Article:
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Archaeologists Match 300-Year-Old Clump of Fecal Matter to the Bishop that Made it

Archaeologists Match 300-Year-Old Clump of Fecal Matter to the Bishop that Made it

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What is in a turd? It all depends on the era that it was produced in, the person’s status in society, and of course what he ate beforehand. It turns out if you were eating at the table of the bishop of Aalborg in Denmark about 300 years ago, you had an interesting meal.

An article on Seeker.com about a lump of feces found in a latrine box from Bishop Jens Bicherod’s manor that was excavated in 1937 says the fecal matter contained grapes, figs, cloudberry, blackcurrant, peppercorns and buckwheat. A feast fit for a bishop.

It’s only recently that researcher Peter Mose Jensen of Moesgaard Museum examined the clump for what food remnants it might contain. Eventually the dried, odorless fecal matter may go on display in the museum.

“Now we have a specific lump of feces that we can match to a person we actually know, and through that we can study his diet,” Jette Linaa of the museum told Agence France Presse. Linaa is heading a project that is doing research on diaspora communities in Denmark from the early 15 th through the late 17 th century.

Jens Bicherod. Credit: ROYAL LIBRARY/MOESGAARD MUSEUM

Jens Bicherod. Credit: ROYAL LIBRARY/MOESGAARD MUSEUM

As part of this project, the turd of the bishop, or whoever’s fecal matter the lump belonged to, is being analyzed.

Archaeologists concluded that this particular latrine was used just by the bishop and his wife, though it does not say how they made that conclusion. They said many people used other latrines of that time.

“This is totally unique. As a historian, I am very, very pleased. It is extremely interesting because we get to come in such close contact with a well-known family’s daily consumption and the food of the 17th century,” Jakob Ørnbjerg of Aarhus University is quoted in a story in TheLocal.dk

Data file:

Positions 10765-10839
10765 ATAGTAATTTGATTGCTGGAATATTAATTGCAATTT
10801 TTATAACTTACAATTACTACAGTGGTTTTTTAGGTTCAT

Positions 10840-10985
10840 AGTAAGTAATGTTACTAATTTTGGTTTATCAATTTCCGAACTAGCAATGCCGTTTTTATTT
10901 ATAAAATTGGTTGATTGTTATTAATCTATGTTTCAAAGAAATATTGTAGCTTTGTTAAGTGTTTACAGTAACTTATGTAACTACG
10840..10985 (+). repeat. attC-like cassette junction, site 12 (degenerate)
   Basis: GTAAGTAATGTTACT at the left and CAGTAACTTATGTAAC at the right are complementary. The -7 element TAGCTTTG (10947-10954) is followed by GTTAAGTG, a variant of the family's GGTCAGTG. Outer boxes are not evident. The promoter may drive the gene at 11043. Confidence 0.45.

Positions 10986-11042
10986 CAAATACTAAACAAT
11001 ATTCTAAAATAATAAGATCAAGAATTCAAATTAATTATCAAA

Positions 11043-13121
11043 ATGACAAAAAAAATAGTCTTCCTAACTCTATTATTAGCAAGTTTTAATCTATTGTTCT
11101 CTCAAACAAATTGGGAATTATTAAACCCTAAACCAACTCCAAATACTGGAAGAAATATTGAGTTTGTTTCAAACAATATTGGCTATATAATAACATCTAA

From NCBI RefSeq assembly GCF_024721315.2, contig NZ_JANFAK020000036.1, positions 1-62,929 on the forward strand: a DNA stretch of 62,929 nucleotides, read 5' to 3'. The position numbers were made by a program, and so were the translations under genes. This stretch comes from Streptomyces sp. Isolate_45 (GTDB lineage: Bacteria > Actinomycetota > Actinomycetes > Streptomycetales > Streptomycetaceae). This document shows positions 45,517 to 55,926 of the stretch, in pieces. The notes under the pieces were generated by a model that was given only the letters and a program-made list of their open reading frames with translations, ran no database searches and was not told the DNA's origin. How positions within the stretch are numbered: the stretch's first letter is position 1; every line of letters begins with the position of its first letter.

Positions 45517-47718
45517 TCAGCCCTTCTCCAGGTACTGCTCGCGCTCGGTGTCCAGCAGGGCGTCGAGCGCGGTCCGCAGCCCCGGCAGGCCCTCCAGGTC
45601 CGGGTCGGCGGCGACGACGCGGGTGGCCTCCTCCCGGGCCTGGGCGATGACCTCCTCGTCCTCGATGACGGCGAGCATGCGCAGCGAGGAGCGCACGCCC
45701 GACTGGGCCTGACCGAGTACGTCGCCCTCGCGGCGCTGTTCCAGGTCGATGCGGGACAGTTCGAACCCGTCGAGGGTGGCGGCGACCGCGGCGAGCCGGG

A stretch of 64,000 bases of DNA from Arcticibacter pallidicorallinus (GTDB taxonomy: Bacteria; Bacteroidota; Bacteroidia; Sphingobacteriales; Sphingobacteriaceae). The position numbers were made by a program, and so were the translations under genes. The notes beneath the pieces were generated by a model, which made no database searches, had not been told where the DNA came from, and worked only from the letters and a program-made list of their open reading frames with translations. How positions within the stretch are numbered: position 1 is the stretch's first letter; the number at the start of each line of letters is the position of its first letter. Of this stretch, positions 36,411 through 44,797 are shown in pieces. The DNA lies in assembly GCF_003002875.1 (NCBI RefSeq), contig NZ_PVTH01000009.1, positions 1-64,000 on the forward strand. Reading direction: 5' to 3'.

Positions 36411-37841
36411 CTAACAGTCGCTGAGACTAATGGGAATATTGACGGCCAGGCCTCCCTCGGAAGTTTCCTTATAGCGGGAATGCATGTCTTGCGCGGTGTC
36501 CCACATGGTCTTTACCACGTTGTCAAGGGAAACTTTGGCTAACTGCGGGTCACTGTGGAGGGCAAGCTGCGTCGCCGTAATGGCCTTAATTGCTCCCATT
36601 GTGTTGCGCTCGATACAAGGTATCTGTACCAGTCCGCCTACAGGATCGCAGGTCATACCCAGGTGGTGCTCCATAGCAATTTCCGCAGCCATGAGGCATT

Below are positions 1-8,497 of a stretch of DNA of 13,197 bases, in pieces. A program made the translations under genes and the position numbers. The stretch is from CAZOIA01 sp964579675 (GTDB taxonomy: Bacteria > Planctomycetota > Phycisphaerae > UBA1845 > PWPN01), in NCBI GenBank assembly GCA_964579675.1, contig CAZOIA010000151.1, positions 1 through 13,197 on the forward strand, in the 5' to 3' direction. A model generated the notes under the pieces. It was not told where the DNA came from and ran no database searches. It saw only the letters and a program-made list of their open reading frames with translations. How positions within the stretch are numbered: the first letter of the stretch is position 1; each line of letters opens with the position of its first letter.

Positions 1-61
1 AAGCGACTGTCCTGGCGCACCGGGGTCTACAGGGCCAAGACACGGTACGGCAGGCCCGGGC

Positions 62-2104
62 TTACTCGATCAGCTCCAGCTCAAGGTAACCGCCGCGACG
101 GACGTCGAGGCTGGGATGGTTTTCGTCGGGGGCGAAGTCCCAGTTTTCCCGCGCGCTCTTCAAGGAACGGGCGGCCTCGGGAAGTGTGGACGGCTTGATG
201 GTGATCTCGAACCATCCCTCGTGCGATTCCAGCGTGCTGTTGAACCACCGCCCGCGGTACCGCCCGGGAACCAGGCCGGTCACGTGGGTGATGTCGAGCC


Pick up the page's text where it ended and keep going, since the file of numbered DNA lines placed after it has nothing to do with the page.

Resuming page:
One reason they concluded the feces issued from the bishop or his wife was that Bicherod was born in Odense on Funen Island—a big center of production for buckwheat then. In 1693 he was appointed bishop of Aalborg, which post he held until he died in 1708.

Aalborg is now a modern city

Aalborg is now a modern city ( Wikimedia Commons photo /Tomasz Sieniecki)

The fecal matter’s deposition in the bishop’s latrine, plus the presence of the buckwheat, which they assume the bishop enjoyed eating, led them to speculate that this stool actually was from the bishop himself.

Another way they tentatively confirmed the source of the feces was by reading the bishop’s diaries, where he gave details about some of his meals. While the Danish populace ate staples like pork, cabbage and rye bread, wealthier people in Aalborg also consumed nuts and berries. The bishop did too.

Said Ørnbjerg ,“This little piece of crap is a little piece in the story of our shared history and how Denmark became what it became.”

 “The exotic products were traded by some very specialized merchants in the city, and Aalborg was special because there was a class of very prosperous merchants who were all either migrants from Germany or from the Netherlands ,” Linaa told AFP.

That peppercorn? It would have had to have been imported all the way from India, Seeker.com says.

Top image: The fecal clump, probably from the bowels of Bishop Jens Bicherod around the early 1700s in Aalbord, Denmark, contained remnants of grapes, figs, cloudberry, blackcurrant, peppercorns and buckwheat, researchers say. The turd was dry and preserved in a latrine that probably was used only by the bishop and his wife. Credit: ROYAL LIBRARY/MOESGAARD MUSEUM

By Mark Miller

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